- Phil Sheridan, ESPN Staff Writer
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PHILADELPHIA -- It’s easy to understand why Eagles coach Chip Kelly would be impressed with Bill Musgrave.
A month ago, Musgrave was calling the plays for the Minnesota Vikings when Matt Cassel threw for 382 yards and two touchdowns in a 48-30 blowout. Without Adrian Peterson or backup Toby Gerhart, Musgrave helped deal Kelly and the Eagles their only loss in the second half of the regular season.
Kelly hired Musgrave, the former Minnesota offensive coordinator, as his new quarterbacks coach on Tuesday. Musgrave, 46, replaces Bill Lazor, who left the Eagles after one season to become offensive coordinator of the Miami Dolphins. The hiring was first reported by Alex Marvez of Fox Sports.
Musgrave’s history is intriguing for three very different reasons.
Most important, he has deep roots in the West Coast offense, as does Eagles offensive coordinator Pat Shurmur. Musgrave spent most of his playing career as a backup in San Francisco, where he played under Mike Holmgren, Mike Shanahan and Gary Kubiak. He followed Shanahan to Denver, where he backed up John Elway for a couple of years.
Kelly, of course, is not a West Coast offense guy. He dubbed the Eagles' offense the “See Coast” offense, because he and his staff borrow from things they see and like. Kelly stressed that the Eagles' offense is the product of his entire staff, not an attempt to replicate what he ran at Oregon.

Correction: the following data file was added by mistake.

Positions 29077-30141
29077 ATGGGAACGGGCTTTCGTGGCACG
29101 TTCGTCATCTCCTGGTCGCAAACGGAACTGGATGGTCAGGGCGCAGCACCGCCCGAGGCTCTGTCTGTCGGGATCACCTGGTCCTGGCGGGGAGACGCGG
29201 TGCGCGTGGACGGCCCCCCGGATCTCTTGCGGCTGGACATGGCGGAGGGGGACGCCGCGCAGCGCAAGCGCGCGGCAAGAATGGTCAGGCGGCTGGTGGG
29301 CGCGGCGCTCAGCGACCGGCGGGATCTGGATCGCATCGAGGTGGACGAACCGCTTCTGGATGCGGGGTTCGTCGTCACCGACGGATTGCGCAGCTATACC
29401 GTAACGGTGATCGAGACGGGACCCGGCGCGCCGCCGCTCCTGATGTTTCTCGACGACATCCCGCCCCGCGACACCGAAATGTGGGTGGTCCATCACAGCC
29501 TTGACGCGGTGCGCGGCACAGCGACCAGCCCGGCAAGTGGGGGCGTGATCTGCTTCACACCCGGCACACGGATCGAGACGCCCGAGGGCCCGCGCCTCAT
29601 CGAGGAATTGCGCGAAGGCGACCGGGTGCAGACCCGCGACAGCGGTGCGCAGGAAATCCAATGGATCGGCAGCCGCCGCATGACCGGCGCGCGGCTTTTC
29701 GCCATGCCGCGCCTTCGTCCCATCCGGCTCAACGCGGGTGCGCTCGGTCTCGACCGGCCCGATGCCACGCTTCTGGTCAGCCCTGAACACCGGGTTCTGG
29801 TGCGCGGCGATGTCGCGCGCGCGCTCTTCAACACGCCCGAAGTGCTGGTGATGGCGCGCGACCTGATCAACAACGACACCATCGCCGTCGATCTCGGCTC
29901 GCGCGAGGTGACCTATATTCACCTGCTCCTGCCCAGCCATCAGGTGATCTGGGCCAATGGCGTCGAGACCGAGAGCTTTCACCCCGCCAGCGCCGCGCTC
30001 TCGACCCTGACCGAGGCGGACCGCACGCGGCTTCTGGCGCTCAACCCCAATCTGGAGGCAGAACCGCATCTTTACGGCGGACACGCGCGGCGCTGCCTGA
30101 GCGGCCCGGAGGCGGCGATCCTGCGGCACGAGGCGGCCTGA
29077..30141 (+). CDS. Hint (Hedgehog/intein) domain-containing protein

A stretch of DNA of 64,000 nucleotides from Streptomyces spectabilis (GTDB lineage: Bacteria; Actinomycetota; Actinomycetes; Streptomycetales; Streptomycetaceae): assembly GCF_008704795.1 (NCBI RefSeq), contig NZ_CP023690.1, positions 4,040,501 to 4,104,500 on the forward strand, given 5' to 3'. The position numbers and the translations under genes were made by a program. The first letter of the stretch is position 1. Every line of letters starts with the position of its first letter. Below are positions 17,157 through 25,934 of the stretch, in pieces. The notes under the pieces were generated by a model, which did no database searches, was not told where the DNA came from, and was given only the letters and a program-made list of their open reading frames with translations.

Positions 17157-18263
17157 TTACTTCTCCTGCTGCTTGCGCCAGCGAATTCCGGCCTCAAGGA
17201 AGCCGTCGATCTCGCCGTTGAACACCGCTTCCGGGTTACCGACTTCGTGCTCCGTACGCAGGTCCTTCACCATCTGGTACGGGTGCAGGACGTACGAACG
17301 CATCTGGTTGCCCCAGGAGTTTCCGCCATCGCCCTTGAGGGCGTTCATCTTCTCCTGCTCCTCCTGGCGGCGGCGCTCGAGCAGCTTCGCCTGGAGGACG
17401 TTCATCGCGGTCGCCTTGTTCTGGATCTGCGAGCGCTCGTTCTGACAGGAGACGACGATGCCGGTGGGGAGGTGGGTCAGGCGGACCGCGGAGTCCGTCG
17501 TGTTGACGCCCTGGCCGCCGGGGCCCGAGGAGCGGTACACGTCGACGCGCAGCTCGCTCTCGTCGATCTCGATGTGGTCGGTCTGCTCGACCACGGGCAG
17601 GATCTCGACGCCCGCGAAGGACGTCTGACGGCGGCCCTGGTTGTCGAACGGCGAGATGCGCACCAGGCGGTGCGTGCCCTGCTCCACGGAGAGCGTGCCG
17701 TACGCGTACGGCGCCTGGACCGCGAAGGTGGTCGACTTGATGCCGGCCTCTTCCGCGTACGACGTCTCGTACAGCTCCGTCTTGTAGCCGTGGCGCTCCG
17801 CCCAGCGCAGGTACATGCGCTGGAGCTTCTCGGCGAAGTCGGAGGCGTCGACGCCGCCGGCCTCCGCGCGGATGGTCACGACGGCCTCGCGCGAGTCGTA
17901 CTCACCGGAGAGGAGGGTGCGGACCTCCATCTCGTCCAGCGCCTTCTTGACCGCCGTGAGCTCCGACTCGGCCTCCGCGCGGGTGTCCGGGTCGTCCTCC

After the season, rookie quarterback Matt Barkley said the Eagles’ running game was very similar to the one Barkley saw while playing for USC against Oregon. But the passing game had West Coast influences thanks to the presence of Shurmur and Lazor.
In that sense, then, Musgrave represents continuity.
Musgrave also has a history with Michael Vick, having served as quarterbacks coach for Vick’s final season in Atlanta. It isn’t clear whether that’s good or bad for Vick’s potential return to the Eagles, since the Falcons went 7-9 that year and took Matt Ryan in the first round of the 2008 draft. Musgrave worked with Ryan for two seasons.
The other interesting thing about Musgrave’s coaching career is the odd way that it began. He was hired immediately after his playing career as the quarterbacks coach for the Oakland Raiders, serving on the staff of a first-year head coach named Jon Gruden.
That job lasted for only the 1997 season.
Meanwhile, the Eagles were in utter disarray after losing Gruden, their offensive coordinator, to the Raiders. Head coach Ray Rhodes hired Dana Bible to replace Gruden, but by the end of training camp was already regretting the decision. Rhodes hired Musgrave as an offensive consultant.
By mid-October, Musgrave had unofficially taken over offensive coordinator duties. He was just 30 years old, a year younger than starting quarterback Rodney Peete. Bible remained on the staff. So did the quarterbacks coach, a young up-and-comer named Sean Payton.
The whole staff was fired at the end of that 3-13 season. Andy Reid and his crew came in as replacements.
Musgrave rebounded, coaching quarterbacks in Carolina, Jacksonville, Washington and Atlanta before becoming the Vikings' offensive coordinator in 2011. He returns to Philadelphia under much better circumstances this time around. Musgrave will work with Nick Foles, Barkley and possibly an as-yet unknown third quarterback.
One other change: Eric Chinander, the Eagles’ assistant defensive line coach, returned to the University of Oregon as a linebackers coach. Chinander followed Kelly to Philadelphia last year. Jerry Azzinaro remains the defensive line coach.